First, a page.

Even for those who don’t ride or have little knowledge of the Harley-Davidson brand (or bikes in general), the image of the Harley-Davidson rider is that of a man’s man (or woman’s woman, in the case of female riders). Throughout the years, the brand has cultivated this image of the rugged outlaw, of the rebel who forsakes the urban environment for the open road and the sense of ultimate freedom.

While the “outlaw” image has been turned into a cliché by the Hollywood machine, the rebel label still holds water. And it’s for and by these rebels that the big Ride Home was born into reality. The most recent edition, the 2018 one, solidified the event as the biggest of the kind in the world – and Harley-Davidson’s status as a leader in the biker community.

All motorcycle groups and gangs have that brotherhood / sisterhood approach, but it is only Harley that can boast such a loyal following as to go on a cross-country pilgrimage every 5 years, just to honor the Harley-Davidson spirit.

The Ride Home is a tradition that started in 1988, when the company celebrated its 85th anniversary. To mark the occasion, management rented out the front half of the Milwaukee SummerFest grounds, and the city of Milwaukee welcomed bikers from all over the world. They had no idea what to expect or how this event would snowball into something this impressive.

As you probably know, Harley-Davidson was founded in 1903 in Milwaukee, Wisconsin, by the Davidson brothers and their friend William Harley (with some help from another friend, Henry Melk). It is one of the two American motorcycle companies to survive the Great Depression (the other being Indian), and a legendary brand that, though it’s taken several financial hits in recent years, remains a leader in the industry.

That first year, bikers from across the U.S. rode to Milwaukee to celebrate the milestone together, and they have been doing so every 5 years since then. As noted above, the 2018 edition was the biggest ever, with Harley-Davidson really pulling out all the stops to turn it into a memorable experience. Not that it wasn’t memorable before then.

However, for 2018, Harley-Davidson got more involved and organized 4 separate rides (from Seattle, San Diego, Ft. Lauderdale, Florida, and Portland, Maine), virtually helping bikers from all 4 corners of the country to get to the Mecca of biking. For those still feeling rebellious but on a smaller scale, organized tours by Harley-Davidson authorized dealers were put together, offering anything from overnight accommodation to guide tours and special events. Imagine going on a cruise, but way more awesome because it’s on a Hog.

Also in 2019, the oldest existing Harley-Davidson club held a separate celebration in their hometown of Prague, the Czech Republic, drawing over 60,000 bikes. It paled in comparison to the 500,000 bikers that descended onto Milwaukee and partied over Labor Day weekend.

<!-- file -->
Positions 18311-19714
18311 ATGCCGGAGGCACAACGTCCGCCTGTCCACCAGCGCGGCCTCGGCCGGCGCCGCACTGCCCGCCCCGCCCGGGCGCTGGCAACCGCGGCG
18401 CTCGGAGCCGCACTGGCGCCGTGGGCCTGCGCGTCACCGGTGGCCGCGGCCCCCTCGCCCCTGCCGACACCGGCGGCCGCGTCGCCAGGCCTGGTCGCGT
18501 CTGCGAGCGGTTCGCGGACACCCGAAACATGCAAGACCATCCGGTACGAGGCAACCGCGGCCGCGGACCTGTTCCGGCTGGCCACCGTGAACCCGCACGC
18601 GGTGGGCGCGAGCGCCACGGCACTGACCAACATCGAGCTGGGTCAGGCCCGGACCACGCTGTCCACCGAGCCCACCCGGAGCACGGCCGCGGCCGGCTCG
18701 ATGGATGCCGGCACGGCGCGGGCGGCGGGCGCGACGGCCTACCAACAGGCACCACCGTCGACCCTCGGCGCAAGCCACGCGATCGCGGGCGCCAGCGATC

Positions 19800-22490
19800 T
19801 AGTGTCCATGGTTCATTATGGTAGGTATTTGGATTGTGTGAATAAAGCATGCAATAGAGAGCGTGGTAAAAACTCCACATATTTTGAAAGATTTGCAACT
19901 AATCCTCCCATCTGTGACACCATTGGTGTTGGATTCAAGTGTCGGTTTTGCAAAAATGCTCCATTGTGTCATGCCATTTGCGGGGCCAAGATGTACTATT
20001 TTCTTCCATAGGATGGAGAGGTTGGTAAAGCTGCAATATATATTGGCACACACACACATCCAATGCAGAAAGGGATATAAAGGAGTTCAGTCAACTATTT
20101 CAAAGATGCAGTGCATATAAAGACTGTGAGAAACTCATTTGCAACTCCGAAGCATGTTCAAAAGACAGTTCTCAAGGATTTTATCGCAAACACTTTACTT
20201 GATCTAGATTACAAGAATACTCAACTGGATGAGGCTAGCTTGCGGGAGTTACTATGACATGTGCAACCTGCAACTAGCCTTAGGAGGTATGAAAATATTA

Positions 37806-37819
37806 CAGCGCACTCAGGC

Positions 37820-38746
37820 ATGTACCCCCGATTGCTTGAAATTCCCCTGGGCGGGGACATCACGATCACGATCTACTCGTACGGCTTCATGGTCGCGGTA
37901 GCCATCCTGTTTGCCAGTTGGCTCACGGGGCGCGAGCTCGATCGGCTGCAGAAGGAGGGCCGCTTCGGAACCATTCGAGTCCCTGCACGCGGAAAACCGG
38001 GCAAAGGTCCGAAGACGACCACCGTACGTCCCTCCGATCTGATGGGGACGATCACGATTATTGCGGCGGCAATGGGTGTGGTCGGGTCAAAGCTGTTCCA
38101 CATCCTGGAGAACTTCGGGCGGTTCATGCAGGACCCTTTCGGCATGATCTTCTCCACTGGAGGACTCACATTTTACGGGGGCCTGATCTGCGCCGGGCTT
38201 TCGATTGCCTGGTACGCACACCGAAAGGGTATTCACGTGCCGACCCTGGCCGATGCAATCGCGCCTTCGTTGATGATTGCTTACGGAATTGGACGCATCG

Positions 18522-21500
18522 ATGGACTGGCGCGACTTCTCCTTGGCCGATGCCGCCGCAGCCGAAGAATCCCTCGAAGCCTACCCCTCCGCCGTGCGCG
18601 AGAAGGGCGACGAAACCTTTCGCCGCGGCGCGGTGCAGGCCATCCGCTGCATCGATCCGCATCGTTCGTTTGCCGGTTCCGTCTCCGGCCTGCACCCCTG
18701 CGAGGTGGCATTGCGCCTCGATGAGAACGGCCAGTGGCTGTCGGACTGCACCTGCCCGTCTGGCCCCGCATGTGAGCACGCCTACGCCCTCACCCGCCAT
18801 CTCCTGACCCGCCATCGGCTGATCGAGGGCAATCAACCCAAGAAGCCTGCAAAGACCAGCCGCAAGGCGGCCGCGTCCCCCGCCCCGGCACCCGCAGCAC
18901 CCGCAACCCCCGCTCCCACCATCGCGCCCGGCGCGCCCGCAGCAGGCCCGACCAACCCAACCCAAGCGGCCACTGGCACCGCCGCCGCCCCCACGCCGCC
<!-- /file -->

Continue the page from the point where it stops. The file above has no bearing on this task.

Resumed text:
Every edition, the Ride Home culminates with special Harley-Davidson events (a visit to the official, local Harley-Davidson museum, rides through biking county, meetings with dealers and custom bikes shows), parties, gatherings, cookouts, vendor demos and other outdoor fun activities, which is why it’s also called Harleyfest. Some also refer to it as HarleyMania because of the Harley chaos it brings into town for the duration of a weekend.

However, the Ride Home is really about the ride. Sure, riders love bonding with like-minded individuals and sharing their passion for Hogs with people who can relate to what they’re saying one hundred percent, but the highlight is the thousand-miles ride.

As one rider explains in the video below, you ride in a group but are alone with your thoughts. You move fast but get to take in everything around you through all senses, with nothing in the way. Whatever hardships may (still) come Harley-Davidson’s way and whatever faults it can be found guilty of, this is one thing it has managed to deliver, short-lived as it might be: that near-impossible feel that you can have it all.

Riding a Harley-Davidson Can Help Fight PTSD, Veteran Group Ride Planned

By | General Posts

by Daniel Patrascu from https://www.autoevolution.com/

In the first month of of 2019, Harley-Davidson released the results of a research that showed just how beneficial riding a motorcycle can be for the mental well-being of humans. As it seems, motorcycling is even good to treat more serious conditions.

Back in 2015, Harley started supporting the efforts of an organization called Wounded Warrior Project. The group provides services and programs for war veterans post-9/11, and among these programs there is an idea called Rolling Project Odyssey.

This Odyssey is centered around bringing together soldiers and help them heal their mental scars through adventure-based learning. And that includes riding Harleys in groups, just as a Harley should be ridden. This type activity has been found to be beneficial in cases of post-traumatic stress disorder (PTSD) and traumatic brain injury (TBI), among other things.

The Harley research we mentioned earlier, conducted by scientists at UCLA’s Semel Institute for Neuroscience and Human Behavior, showed that riding a motorcycle for 20 minutes can increase the heart rate by 11 percent, reaching a level similar to that achieved while performing a light exercise.

That in turn increases alertness, and helps decrease hormonal stress biomarkers by 28 percent. The study’s findings were based on data taken from 50 experienced motorcyclists that were made to ride their own bikes on a 22-minute route.

“Rolling Project Odyssey was a life-changing experience for me,” said in a statement Jonathan Goolsby, an Army and Rolling Project Odyssey veteran.

“The experience has taught me many things that I have been able to implement into my daily life, like finding my center and keeping my cool when things start to get tough.”

This year’s Rolling Project Odyssey kicks off at the beginning of next week starting in Jacksonville, Florida, and going through Daytona, where the Bike Week marks the start of the riding season on the American continent.